6. New Owner, from his hospital bed, writes vitriolic posts all over Facebook about the sleazy folks who sold him a horse that was not beginner safe and lied about it and probably drugged it. Old Owner fights back, pointing out that his 6 year old kid showed the horse and was fine. Everybody else makes popcorn and watches the drama unfold. Bonus points if everybody lawyers up. Meanwhile, the poor horse gets sent to slaughter by New Owner’s angry spouse.
I’m not even making any of that up, although I did combine elements of different situations to protect the guilty. It’s a scenario that gets played out time and time again. So now, let’s look at a constructive direction to go with this:
How do I keep my beginner safe horse beginner safe?
Here’s your answer:
1. The vast majority of calories should come from forage (grass, hay or hay pellets)
2. Never ever let him sit in a stall for 24 hours. Think about it – would you like to be locked in your bathroom for 24 hours? It’s just not fair. If you can’t get the barn you’re at to turn your horse out, you need to make arrangements to have him ridden or ponied daily. Yes, you may have to pay for that. The ideal is pasture life but I know it’s just not an option everywhere. Just do the best you can and be fair to the horse.
3. Beginner horses should be “tuned up” by a competent, experienced rider at least twice a month, if not more often. Lesson barns know that they have to have their advanced students, or the trainer, ride the school horses periodically in order to fix beginner-created habits like stopping at the gate, refusing to take a canter lead, and cutting the corners of the arenas. Learn from this.
4. A bigger bit in beginner hands solves nothing and creates a variety of dangerous behaviors. Avoid any solution that involves a thinner bit, a bit with a twisted mouth, or one with longer shanks/more leverage.
5. Learn the difference between abuse and discipline. None of us wants to be the idiot beating his horse – but that doesn’t mean discipline is always wrong. If your horse’s ground manners are melting down and he does not do things he used to do (like picking up feet, getting into the horse trailer, bridling) or has started doing things he didn’t used to do (like kicking at you, biting, trying to smush you against the wall in the stall), please get help from a competent trainer. It may be that your body language is all wrong, but it also may be that you’ve established yourself as, well, a doormat and need to learn when it is appropriate to re-establish yourself as the boss. This involves a lot of timing, correct body language and feel – none of which you can learn from your friends on Facebook or a training video. You need an actual trainer or other very experienced horseperson to work with you, hands-on and in-person.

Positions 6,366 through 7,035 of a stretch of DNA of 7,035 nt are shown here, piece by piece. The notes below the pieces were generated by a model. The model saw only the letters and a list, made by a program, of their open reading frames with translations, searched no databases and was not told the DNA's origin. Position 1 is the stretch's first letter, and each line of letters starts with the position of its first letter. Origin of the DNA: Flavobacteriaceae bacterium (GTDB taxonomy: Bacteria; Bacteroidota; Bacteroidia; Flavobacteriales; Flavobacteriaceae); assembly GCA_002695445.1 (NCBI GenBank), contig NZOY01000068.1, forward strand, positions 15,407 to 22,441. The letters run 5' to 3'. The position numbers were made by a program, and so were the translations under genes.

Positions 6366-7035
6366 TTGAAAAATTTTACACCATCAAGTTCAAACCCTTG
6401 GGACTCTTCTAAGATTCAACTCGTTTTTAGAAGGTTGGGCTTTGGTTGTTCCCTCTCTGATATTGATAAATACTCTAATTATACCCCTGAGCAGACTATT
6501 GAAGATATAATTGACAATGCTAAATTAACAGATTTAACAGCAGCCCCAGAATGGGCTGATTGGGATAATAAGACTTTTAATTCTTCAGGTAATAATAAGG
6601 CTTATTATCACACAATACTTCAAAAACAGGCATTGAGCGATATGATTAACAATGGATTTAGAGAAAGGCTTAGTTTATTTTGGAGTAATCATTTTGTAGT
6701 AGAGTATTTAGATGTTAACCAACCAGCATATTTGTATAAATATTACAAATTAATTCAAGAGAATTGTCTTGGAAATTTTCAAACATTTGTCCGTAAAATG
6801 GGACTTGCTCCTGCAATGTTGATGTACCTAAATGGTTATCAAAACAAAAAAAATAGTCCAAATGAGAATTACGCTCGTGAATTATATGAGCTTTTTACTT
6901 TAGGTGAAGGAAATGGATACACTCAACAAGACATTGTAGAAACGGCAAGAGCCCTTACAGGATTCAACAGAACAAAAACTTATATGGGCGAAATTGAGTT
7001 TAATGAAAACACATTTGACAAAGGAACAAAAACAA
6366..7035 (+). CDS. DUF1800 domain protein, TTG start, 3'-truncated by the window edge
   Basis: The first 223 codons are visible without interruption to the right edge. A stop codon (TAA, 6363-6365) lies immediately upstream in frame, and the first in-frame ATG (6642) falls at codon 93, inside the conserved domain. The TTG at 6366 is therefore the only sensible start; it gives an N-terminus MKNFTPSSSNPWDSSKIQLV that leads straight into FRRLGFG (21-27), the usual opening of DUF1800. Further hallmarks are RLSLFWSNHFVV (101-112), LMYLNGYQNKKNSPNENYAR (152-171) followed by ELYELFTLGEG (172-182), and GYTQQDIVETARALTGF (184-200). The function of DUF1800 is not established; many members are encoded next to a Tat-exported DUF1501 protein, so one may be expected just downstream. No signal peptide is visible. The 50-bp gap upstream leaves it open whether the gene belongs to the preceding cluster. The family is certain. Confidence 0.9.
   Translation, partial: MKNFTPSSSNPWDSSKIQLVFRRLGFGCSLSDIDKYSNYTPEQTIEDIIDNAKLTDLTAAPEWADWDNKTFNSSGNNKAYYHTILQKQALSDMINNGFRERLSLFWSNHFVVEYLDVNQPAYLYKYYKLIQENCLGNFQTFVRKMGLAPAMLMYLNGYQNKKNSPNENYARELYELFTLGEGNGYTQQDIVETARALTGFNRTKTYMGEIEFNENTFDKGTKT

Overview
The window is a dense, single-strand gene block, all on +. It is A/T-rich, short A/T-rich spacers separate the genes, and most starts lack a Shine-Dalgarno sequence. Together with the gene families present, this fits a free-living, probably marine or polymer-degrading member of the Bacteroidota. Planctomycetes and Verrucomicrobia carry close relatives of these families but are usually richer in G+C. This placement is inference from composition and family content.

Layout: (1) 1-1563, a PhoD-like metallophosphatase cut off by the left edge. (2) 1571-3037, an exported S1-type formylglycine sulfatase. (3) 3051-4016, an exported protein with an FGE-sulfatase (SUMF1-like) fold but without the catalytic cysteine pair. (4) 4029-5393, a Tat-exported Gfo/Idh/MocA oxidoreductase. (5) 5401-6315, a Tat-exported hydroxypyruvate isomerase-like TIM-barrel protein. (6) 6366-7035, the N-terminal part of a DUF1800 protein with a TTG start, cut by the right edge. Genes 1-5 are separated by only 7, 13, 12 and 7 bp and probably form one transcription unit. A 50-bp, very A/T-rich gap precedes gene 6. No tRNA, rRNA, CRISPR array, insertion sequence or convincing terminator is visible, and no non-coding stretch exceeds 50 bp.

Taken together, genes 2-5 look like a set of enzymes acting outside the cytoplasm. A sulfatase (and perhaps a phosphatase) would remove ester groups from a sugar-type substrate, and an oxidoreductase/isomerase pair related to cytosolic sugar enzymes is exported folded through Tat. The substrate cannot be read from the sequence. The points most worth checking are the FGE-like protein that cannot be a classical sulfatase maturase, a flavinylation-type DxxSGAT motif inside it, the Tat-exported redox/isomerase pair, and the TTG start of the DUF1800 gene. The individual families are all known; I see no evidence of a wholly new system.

6. TAKE LESSONS.
The better you ride, the better horses will behave for you.
7. Call the vet and make sure the horse is not simply trying to tell you he has a pain issue. Horses can’t exactly text you and say “hey, dude, my back hurts.” They will simply resort to things like biting you when you tighten the girth or bucking when asked to canter in a desperate attempt to convey the message.
8. If you’ve changed a lot about the horse’s lifestyle, try to change it back and see if that fixes the problem. Find a barn where the horse can be pasture boarded, for example, instead of stall kept. If you started feeding a lot of grain, replace it with hay pellets.
9. Don’t keep a horse you are terrified of. If the behaviors are truly scary or you’re hitting the dirt regularly – the horse is just not for you. You’re not in the running for the PRCA bronc riding and no one cares if you look cool or not. It’s probably more important to remain uninjured and able to, like, work and pay your mortgage, right? Turn the horse that is way too much for you over to a competent trainer to sell. Yes, this may cost you some money up front but it’s the right thing to do and once he’s sold, you are free to buy a more appropriate horse.
10. Increase your odds of not having these problems in the first place by (a) buying a horse who is regularly ridden by beginners, like a lesson horse; and (b) buying a horse that is a lot older than the one you think you need (we play polo on plenty of horses in their early 20’s, so don’t think a horse of that age can’t possibly hold up for your easy trail rides and beginner lessons), and bear in mind that appearance should be your LAST concern when shopping for a beginner horse.